Scott Fraser, President and CEO of the Rhode Island Health Care Association (RIHCA), a nonprofit group representing 80 percent of Rhode Island’s nursing homes, says that “staffing shortages are directly traceable to the chronic lack of Medicaid funding from past governors. Period.” 

According to Fraser, state law requires Medicaid to be funded at a national inflation index, usually averaging around 3%. “Up until this year, previous governors have slashed this amount resulting in millions of dollars in losses to our homes.  Thankfully, Governor McKee is proposing to fully fund the Medicaid Inflation Index this year,” he says.

RIHCA opposes the mandatory minimum staffing the legislation now being considered by the Rhode Island General Assembly, says Fraser, warning that its passage would result in facilities closing throughout the state. “No other state has adopted such a high standard,” he says, noting that the Washington, DC-based American Health Care Association estimates that this legislation would cost Rhode Island facilities at least $75 million to meet this standard and the need to hire more than 800 employees. 

Fraser calls for the “Nursing Home Staffing and Quality Care Act” to be defeated, noting that the legislation does not contain any provisions for funding.  “Medically, there is no proof that mandating a certain number of hours of direct care results in any better health outcomes.  This is an unfunded legislative mandate. If homes are forced to close, not only would residents be forced to find a new place for their care, but hundreds of workers would also be forced out of work,” he says.

Goodwin does not believe that mandating minimum staffing requirements in nursing homes will force nursing homes to close. She noted that the legislation is aimed at ensuring nursing home residents receive adequate care and that Rhode Island is the only state in the northeast without such a standard.

“There is an un-level playing field in nursing home staffing in Rhode Island,” charges Goodwin, noting that many facilities staff 4.1 hours per day, or close to it, while others only provide two hours of care per day. “In either case, the overwhelming majority of well-staffed and poorly-staffed nursing homes remain highly profitable,” she says. 

According to Goodwin, the lack of staffing and certified nursing assistants (CNAs) is due to unreasonable workloads and low pay. “RIDOH’s CAN registry makes it clear that retention of these workers is a big issue. This is in part because they can make as much money – or more – in a minimum wage profession with much less stress,” she adds, stressing that “The Nursing Home Staffing and Quality Care Act” directly addresses these staffing challenges.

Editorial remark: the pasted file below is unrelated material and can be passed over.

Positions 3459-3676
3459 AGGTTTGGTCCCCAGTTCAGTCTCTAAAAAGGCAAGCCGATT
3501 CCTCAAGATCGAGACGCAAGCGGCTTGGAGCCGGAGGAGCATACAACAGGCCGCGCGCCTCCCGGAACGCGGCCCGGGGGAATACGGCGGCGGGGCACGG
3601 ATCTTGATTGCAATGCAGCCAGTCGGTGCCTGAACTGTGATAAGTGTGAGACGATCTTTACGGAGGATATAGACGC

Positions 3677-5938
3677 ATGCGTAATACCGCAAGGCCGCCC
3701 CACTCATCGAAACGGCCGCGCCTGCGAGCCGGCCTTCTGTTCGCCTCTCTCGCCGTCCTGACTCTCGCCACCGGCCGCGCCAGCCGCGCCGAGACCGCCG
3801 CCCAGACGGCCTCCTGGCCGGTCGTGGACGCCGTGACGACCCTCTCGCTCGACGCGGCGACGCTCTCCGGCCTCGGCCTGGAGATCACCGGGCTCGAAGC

One quick policy fix is to provide nursing home operators with adequate Medicaid reimbursement to pay for increased staffing.  Lawmakers must keep McKee’s proposed increase of nursing home rates pursuant to statute, requiring a market-based increase on Oct. 2021, in the state’s FY 2020 budget. The cost is estimated to be $9.6 million.

With the House panel recommending that Slater’s companion measure ((2021-H-5012) to be held for further study, Goodwin’s chances of seeing her legislation becoming law dwindles as the Rhode Island Assembly’s summer adjournment begins to loom ever closer. There’s probably no reason to insist that a bill be passed in order to have a study commission, so this could be appointed right away if there is serious intent to solve this problem.

Slater’s legislation may well be resurrected in the final days of the Rhode Island General Assembly, behind the closed doors when “horse-trading” takes place between House and Senate leadership.  If this doesn’t occur, either the House or Senate might consider creating a Task Force, bringing together nursing home operators, health care professionals and staff officials, to resolve the state’s nursing home staffing crisis. 

The Best Of…Seniors Can follow Steps to Avoid Heat-Related Illnesses

Published July 5, 2002, Pawtucket Times

            On July 3rd, it was so hot you could fry an egg on the pavement outside of McCoy Stadium.

             Although more than 10,500 fans had bought tickets to watch the PawSox game against the Ottawa Lynx, which concluded with a 45-minute fireworks display, only 8,300 fans showed up, according to Ken McGill, co-chair of teh Pawtucket Fireworks Committee.

             There were even smaller crowds who set up chairs in the parking lots and on sidewalks in the surrounding neighborhoods around McCoy Stadium to watch the much-awaited fireworks display, McGill said.

              But despite the searing heat that evening it was clear that some just like it hot.

              As the PawSox game was winding down, Ray Ethier, 60, a former union electrician, chatted with his friend, George Panas, 59, of Spumoni’s Restaurant.

             “I don’t mind the heat.  I just don’t like this humidity,” he candidly admitted.  However, Ethier acknowledged that the heat has slowed him down a bit, because “it’s too hot to play golf.”

            Panas doesn’t mind the searing outside heat either, or even working in a hot kitchen.

            “When people are sweating buckets in the kitchen, I feel as cool as a cucumber,” he said.